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Correct pronunciation plays a crucial role in language learning as it helps learners effectively communicate and be understood by native speakers. In addition, proper pronunciation enhances listening skills and helps learners improve their overall language fluency. Moreover, accurate pronunciation allows learners to develop a more authentic and confident speaking style, which is essential for building strong interpersonal relationships and succeeding professionally.

The pronunciation of past tense “-ed” is crucial for language learners as it can significantly enhance their ability to communicate effectively. Mastering the correct pronunciation of “-ed” endings is essential to avoid misunderstandings and confusion in conversations. Moreover, understanding the different ways “-ed” can be pronounced in English helps learners comprehend spoken English more efficiently and accurately.

The pronunciation of the past tense “-ed” in English can vary depending on the preceding or the base verb’s final sound. There are three main ways to pronounce “-ed”: /d/, /t/, and /ɪd/ (or /Id/).

/d/ Sound

When the base verb ends in a voiced consonant sound (sounds produced with vibrating vocal cords), such as /b/, /g/, /v/, /ð/ (as in “this”), /z/, /ʒ/ (as in “measure”), and vowel sounds, the “-ed” ending is pronounced as /d/.

    • grabbed /ɡræbd/ (base verb ends in /b/)
    • loved /lʌvd/ (base verb ends in /v/)
    • raised /reɪzd/ (base verb ends in /z/)
    • measured /ˈmeʒərd/ (base verb ends in /ʒ/)

/t/sound

When the base verb ends in a voiceless consonant sound (sounds produced without vibrating the vocal cords), such as /p/, /k/, /s/, /f/, /θ/ (as in “th”), and /ʃ/ (as in “sh”), the “-ed” ending is pronounced as /t/.

    • walked /wɔkt/ (base verb ends in /k/)
    • hissed /hɪst/ (base verb ends in /s/)
    • laughed /læft/ (base verb ends in /f/)
    • bathed /beɪθt/ (base verb ends in /θ/)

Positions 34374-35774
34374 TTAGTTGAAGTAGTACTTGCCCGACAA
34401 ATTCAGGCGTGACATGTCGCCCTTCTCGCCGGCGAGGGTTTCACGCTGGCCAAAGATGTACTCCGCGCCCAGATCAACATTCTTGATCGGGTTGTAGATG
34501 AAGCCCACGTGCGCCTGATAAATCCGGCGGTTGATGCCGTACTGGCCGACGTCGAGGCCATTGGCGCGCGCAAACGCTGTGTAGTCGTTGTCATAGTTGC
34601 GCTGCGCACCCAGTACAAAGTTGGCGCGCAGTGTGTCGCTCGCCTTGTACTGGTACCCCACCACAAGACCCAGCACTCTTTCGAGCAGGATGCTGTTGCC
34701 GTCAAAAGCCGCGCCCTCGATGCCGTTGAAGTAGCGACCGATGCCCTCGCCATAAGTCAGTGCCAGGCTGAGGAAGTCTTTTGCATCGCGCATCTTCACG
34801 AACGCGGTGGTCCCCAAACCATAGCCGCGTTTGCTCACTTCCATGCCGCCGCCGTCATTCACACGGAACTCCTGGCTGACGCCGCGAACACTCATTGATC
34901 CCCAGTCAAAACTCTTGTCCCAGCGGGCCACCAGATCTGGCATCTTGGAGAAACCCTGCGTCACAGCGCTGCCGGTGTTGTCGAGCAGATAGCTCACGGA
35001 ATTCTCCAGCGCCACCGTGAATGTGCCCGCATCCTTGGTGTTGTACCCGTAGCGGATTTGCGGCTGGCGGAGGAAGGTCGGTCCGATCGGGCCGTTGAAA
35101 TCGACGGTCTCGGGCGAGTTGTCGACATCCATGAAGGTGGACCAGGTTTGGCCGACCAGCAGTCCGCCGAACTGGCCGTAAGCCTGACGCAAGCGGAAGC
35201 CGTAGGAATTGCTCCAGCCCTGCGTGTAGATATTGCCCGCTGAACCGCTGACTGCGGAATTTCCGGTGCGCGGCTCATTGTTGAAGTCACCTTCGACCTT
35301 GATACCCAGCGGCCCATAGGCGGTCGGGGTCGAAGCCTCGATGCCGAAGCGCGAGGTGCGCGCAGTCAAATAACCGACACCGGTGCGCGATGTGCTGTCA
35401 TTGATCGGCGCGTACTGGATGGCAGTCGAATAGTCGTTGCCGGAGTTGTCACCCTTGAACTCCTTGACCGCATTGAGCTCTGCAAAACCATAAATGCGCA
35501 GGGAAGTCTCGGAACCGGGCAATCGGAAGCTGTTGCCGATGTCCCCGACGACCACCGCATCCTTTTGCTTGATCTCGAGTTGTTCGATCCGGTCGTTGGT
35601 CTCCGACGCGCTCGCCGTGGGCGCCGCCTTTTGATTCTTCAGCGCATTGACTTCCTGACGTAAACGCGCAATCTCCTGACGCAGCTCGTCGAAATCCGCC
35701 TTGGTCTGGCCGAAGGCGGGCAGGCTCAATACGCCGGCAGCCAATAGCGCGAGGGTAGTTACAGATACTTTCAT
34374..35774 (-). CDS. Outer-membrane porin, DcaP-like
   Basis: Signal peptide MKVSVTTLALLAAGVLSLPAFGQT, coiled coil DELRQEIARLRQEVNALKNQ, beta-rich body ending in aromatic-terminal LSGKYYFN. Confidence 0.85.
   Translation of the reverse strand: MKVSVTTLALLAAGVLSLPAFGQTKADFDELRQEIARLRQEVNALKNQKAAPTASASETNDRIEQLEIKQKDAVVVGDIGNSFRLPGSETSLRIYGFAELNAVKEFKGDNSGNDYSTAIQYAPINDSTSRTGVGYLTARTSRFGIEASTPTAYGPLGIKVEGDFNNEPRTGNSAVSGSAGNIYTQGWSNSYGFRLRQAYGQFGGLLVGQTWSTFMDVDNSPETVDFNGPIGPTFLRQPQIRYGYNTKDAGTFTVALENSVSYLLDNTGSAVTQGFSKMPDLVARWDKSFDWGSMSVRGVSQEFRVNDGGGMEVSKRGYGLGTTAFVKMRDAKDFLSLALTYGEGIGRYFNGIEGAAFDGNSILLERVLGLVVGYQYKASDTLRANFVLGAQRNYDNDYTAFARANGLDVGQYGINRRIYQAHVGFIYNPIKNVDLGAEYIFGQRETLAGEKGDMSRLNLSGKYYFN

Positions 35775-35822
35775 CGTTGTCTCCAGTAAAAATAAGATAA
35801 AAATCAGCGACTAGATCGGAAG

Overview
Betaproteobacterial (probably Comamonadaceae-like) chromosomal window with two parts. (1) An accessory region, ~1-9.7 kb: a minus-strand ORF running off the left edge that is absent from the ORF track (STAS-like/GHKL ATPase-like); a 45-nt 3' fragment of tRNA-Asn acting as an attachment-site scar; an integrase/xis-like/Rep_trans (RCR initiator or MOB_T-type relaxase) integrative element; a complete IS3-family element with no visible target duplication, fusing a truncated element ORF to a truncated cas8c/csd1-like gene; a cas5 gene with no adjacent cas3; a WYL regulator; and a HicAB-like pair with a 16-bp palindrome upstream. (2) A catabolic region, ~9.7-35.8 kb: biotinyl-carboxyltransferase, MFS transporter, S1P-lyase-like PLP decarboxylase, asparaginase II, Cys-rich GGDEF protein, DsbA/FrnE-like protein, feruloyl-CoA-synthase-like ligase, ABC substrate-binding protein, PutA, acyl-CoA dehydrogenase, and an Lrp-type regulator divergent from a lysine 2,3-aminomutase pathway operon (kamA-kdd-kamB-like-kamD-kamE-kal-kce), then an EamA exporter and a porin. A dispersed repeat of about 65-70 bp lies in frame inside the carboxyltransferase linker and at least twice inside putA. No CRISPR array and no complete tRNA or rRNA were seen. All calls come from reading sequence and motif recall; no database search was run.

• washed /wɑʃt/ (base verb ends in /ʃ/)

/ɪd/ Sound

When the base verb ends in the “t” or “d” sounds, the “-ed” ending is pronounced as /ɪd/. This occurs when the final sound of the base verb is already /t/ or /d/.

    • needed /ˈnidɪd/ (base verb ends in /d/)
    • wanted /ˈwɑntɪd/ (base verb ends in /t/)
    • blended /ˈblɛndɪd/ (base verb ends in /d/)
    • started /ˈstɑrtɪd/ (base verb ends in /t/)

It’s important to note that the pronunciation of “-ed” in the past tense is not always reflected in the word’s spelling. English pronunciation rules can be complex, and there are exceptions and variations.

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Devika Panikar
δάσκαλος (dáskalos) means the teacher in Greek. Devika Panikar has been teaching English Language and Literature since 2006. She is an Assistant Professor with the Directorate of Collegiate Education under the Government of Kerala. She teaches at the Government Colleges under this directorate and is now posted at the Government Law College, Thiruvananthapuram. This website is a collection of lecture notes she prepared by referencing various sources for her students’ perusal. It has been compiled here for the sake of future generations.

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